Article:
Driving passion

Three transport museums light up the road ahead ♦

This article is part of a longer story on Delhi’s museums.

coolie cycle
From the Heritage Transport Museum’s collection

The words “Guggenheim”and “Gurgaon” have rarely, if ever, been uttered in the same breath. Yet Vikas Harish had the audacity to refer to the New York landmark as he talked about an upcoming suburban museum. It was no idle boast. Harish, a museologist and the curator of the staggering 85,000-square-foot Heritage Transport Museum, described how a Lloyd Wright-inspired system of ramps and atria will create interior vistas across its four levels.

The museum is one of three projects driven by car-mad Delhi collectors, who are racing to move their antique vehicles out of the garage and into curated museums, parking them within the context of India’s history.

The first to rev up was Diljeet Titus’ Pro Bono Publico Museum for Vintage and Classic Cars, most of which were formerly owned by royalty. It’s currently in the shop for a major overhaul, but Titus hopes to reopen the place to visitors, by appointment, next March. In keeping with the princely nature of his collection, his museum will be set up like “a giant 25,000 square-foot drawing room,” he said, with antique carpets and cars, palms, and Oslo chandeliers. “The effect is of a 1930s-’40s showroom,” the way cars were typically displayed at Western motor shows at the height of Art Deco style. “I’m not using any technology or electronic gimmickry,” Titus said.

Pro Bono Publico is geared towards serious enth­usiasts; every vehicle will have supporting photographs or artefacts that belonged to its first owner. Titus explained, “I’m trying to show that these cars have documented provenance.” In Delhi, it’s a small miracle to hear the word “provenance” matched with “museum”.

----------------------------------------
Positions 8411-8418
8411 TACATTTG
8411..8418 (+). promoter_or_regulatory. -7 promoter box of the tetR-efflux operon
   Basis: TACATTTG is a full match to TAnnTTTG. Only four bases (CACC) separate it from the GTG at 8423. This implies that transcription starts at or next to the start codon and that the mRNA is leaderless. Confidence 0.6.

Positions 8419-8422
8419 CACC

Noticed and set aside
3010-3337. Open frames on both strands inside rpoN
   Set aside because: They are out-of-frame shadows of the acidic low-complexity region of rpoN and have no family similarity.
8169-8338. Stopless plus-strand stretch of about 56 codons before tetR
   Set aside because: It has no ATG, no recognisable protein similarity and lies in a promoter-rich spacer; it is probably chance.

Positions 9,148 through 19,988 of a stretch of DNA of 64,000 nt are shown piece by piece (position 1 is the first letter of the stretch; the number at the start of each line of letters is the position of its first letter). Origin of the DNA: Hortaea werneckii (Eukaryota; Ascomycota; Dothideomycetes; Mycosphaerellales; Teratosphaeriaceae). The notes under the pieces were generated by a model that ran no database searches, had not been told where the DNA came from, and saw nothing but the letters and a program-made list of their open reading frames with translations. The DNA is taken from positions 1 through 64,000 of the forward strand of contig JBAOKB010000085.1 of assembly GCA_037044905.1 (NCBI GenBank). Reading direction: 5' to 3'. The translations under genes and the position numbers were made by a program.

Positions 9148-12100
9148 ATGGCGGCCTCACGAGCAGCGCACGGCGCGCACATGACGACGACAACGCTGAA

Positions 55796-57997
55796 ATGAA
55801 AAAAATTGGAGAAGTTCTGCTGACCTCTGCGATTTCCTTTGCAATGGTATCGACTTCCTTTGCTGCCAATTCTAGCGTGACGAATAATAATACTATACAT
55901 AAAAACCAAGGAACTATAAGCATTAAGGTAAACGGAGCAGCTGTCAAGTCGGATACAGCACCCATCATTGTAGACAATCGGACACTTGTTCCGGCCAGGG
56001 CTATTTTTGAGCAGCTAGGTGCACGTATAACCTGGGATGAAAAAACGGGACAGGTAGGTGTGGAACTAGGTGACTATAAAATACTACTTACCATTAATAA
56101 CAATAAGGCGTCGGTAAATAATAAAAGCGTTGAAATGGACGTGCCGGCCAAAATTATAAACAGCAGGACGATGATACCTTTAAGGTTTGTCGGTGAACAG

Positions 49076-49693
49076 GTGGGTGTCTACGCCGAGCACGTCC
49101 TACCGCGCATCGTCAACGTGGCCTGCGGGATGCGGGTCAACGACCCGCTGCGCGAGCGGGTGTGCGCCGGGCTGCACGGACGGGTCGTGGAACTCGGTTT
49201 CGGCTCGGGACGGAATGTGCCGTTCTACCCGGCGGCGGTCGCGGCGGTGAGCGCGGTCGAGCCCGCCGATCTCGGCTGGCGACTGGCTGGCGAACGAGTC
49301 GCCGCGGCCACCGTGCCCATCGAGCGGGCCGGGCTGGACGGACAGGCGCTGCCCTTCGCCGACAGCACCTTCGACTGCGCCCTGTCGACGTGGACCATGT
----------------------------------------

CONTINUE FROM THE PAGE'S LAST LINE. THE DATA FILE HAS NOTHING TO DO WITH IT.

At Sandeep Katari’s museum

Three months ago, restorer and collector Sandeep Katari opened up a little labour of love in Jaunapur Village. Katari sold his accessories shop to fund his museum. “I couldn’t afford a fancy place,” he said. “I want to show that you don’t have to be super-loaded to do something like this slowly. It takes time – and getting used to abuses from your family – but it should not deter you from doing it on a small scale.” Katari has an abundance of secondary sources: memorabilia, posters, photos. His museum is a small but tantalising appetiser before the big event: the Heritage Transport Museum, slated to open near Manesar by December.

Time Out first spoke to Tarun Thakral, an obsessive collector who also happens to be COO of Le Meridien, in February of 2009. He was just beginning to institutionalise his private collection, which includes palanquins, antique autos and a royal rail saloon. At the time, he said it would be ready in nine months.

Three years later – and with nearly ten crores of Ministry of Culture funding, private donations and sponsorship – Thakral’s vision for the Heritage Transport Museum has grown to incredible scale. It promises to be a deluge of immersive audio-visual displays, archival photos and documents, and a large dollop of the good old-fashioned wow-factor. Its exhibits will include a Bollywood section with Shah Rukh Khan’s Dil To Pagal Hai clown car, Gond and Warli artists’ renditions of modern transport, kitsch trucks surrounded by hand-painted hoardings, a period mechanic’s shop, “jugaad” or modified transport, maritime transport, postal stamps, video art, a railway platform and possibly old engines from the Ministry of Railways. Then add a conference centre, a cafe, a library and an auditorium, along with Thakral’s 1947 Piper JC3 Cub plane, and “something big in aviation,” Harish teased. “We really can’t speak about it right now!”

Is it a bird? Is it a plane? Is it Superman? Ultimately, the real surprise at the Heritage Transport Museum will likely be the thought and research behind it. Harish, the head curator, got his start at the National Museum Institute in Delhi but has lived in Paris for the past few years – he knows the wrecked state of local museums.

“There’s a museological joke,” Harish said. “Somebody’s up in a balloon and asks ‘Where am I?’ and the museologist on the ground looks up and says, ‘You’re in the air!’” Whether it’s a hot air balloon or a horse carriage, we expect to be told a lot more than that.

Read more about Delhi’s museums.

Originally published in Time Out Delhi, September 2011.